EM: We don’t work with assholes, everyone’s got to be great, from top to bottom, the cast, the crew. He’s worked too long on shows that he created to put up with nonsense and, quite frankly, the first day of Will & Grace we all looked at each other and said, ‘let’s be nice to each other, let’s be nice to the guest stars.’ We’ve all worked in toxic atmospheres and that was not this.
BW: It was so much fun, and it was a lot of hard work. The thing is, when you’re working as hard as you have to work to make a television show, you should enjoy going to work. You should like everyone who’s there and be their champion too.
TTVJ: What message do you have for people thinking about checking out the show?
EM: If viewers are interested in watching the show, that’s awesome. I’m more interested in talking to the people who aren’t interested. They are wrong-headed on this. [laughs] I think there are a lot of people out there that hear “science fiction” and still go, ‘I don’t know what that is and I don’t want to watch that.’ This is not that. I’m not a big sci-fi fan. This is not sci-fi in a traditional way, this is a very dark and interesting character drama that has a sci-fi launch. Really, it’s a character thing and it’s exciting.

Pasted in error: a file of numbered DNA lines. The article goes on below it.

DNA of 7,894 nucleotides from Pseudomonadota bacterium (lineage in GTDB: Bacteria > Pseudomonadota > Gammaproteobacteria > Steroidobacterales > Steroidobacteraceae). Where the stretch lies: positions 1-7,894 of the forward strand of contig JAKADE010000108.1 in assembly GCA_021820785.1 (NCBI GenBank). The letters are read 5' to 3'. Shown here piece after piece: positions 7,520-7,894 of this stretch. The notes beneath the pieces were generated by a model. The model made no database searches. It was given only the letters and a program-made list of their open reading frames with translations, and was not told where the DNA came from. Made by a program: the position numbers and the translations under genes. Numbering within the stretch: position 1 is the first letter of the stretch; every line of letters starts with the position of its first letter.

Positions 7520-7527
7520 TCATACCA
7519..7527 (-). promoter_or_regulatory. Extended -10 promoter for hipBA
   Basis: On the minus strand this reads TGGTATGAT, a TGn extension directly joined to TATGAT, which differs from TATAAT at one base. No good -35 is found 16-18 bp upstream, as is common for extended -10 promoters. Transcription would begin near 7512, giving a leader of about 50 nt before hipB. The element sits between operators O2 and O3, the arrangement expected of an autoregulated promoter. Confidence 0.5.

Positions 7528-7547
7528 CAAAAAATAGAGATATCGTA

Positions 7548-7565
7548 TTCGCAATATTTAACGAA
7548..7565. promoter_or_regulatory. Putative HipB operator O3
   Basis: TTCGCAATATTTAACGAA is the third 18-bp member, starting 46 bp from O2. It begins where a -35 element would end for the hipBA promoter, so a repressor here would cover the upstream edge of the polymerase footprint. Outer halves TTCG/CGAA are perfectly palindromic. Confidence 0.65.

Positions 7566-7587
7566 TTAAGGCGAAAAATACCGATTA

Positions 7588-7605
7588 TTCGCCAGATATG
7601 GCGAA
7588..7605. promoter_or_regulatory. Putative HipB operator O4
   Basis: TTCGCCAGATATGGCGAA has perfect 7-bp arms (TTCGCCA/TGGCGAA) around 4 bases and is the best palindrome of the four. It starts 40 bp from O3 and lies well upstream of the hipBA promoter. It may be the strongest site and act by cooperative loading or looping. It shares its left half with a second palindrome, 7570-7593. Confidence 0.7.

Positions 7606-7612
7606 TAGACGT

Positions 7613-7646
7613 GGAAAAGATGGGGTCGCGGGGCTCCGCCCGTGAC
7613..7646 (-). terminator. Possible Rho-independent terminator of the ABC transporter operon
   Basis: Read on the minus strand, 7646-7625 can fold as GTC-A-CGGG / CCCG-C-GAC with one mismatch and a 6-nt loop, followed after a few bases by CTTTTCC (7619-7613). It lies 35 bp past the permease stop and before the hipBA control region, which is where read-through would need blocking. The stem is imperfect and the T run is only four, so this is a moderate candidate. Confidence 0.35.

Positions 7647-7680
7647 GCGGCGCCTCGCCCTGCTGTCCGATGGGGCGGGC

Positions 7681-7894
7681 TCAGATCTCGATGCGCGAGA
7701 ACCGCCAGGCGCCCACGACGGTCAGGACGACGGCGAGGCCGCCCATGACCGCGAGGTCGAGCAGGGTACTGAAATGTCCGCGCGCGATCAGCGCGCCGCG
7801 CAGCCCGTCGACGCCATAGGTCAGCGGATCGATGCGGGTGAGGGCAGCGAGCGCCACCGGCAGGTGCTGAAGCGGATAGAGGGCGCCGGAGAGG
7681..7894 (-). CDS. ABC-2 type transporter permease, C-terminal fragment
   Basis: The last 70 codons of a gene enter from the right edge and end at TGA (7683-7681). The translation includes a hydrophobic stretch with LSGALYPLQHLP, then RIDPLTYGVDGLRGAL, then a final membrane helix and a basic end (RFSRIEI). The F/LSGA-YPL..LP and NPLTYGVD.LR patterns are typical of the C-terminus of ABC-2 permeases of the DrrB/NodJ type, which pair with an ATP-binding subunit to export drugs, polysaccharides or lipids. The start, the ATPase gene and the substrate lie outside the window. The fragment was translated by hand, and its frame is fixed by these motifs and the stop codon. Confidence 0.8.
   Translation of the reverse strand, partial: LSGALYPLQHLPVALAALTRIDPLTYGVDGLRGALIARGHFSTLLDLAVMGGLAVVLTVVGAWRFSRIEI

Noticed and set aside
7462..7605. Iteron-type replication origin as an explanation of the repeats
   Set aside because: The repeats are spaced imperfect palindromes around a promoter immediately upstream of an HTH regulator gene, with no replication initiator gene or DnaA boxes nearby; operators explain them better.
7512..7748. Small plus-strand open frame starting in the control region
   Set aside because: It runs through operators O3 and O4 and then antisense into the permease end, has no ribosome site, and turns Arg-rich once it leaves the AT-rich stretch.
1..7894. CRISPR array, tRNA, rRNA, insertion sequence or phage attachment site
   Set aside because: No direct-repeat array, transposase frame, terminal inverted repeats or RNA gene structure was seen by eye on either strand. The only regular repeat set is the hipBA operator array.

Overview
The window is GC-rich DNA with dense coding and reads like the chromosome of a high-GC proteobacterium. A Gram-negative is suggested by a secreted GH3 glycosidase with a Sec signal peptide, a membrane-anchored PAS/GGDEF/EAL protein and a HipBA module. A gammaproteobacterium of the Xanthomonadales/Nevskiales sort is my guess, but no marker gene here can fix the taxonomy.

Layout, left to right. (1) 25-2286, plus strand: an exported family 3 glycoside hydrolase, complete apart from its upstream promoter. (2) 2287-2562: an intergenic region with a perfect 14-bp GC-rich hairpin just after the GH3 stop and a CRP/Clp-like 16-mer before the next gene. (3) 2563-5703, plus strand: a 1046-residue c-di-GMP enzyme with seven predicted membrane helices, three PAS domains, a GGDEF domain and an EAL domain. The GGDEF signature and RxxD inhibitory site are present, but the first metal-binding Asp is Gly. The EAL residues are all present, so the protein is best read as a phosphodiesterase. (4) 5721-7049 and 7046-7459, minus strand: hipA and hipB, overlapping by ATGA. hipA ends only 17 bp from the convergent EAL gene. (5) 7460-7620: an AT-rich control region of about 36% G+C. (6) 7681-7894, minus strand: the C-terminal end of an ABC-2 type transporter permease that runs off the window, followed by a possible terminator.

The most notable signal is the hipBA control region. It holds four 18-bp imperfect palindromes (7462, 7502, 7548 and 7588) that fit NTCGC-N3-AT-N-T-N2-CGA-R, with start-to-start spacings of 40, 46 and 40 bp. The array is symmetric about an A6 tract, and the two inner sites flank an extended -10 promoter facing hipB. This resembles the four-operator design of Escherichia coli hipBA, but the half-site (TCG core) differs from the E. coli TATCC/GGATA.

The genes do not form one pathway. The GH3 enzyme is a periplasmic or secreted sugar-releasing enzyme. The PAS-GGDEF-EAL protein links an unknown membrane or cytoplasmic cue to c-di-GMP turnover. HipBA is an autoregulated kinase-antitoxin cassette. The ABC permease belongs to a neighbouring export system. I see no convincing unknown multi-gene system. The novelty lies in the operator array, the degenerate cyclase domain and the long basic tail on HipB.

BW: It’s mainly about the character. We were even surprised ourselves as we went through the season how we realized where the show lives, and works, is more in the characters and the interactions with “21sters,” which is what we call them.
Will you be watching for the arrival of the Travelers? Sound off in the comments below.
Travelers premieres Monday, Oct. 17 at 9 p.m. ET on Showcase.
Associate Editor Kelly Townsend always had strong opinions on TV growing up, so it was only natural to evolve from couch musings to online journalism. She can't ever choose a favorite series, so please don't ask. Her writing has also appeared on IndieWire and Tribute.ca. You can find her on Twitter at @kellybtownsend.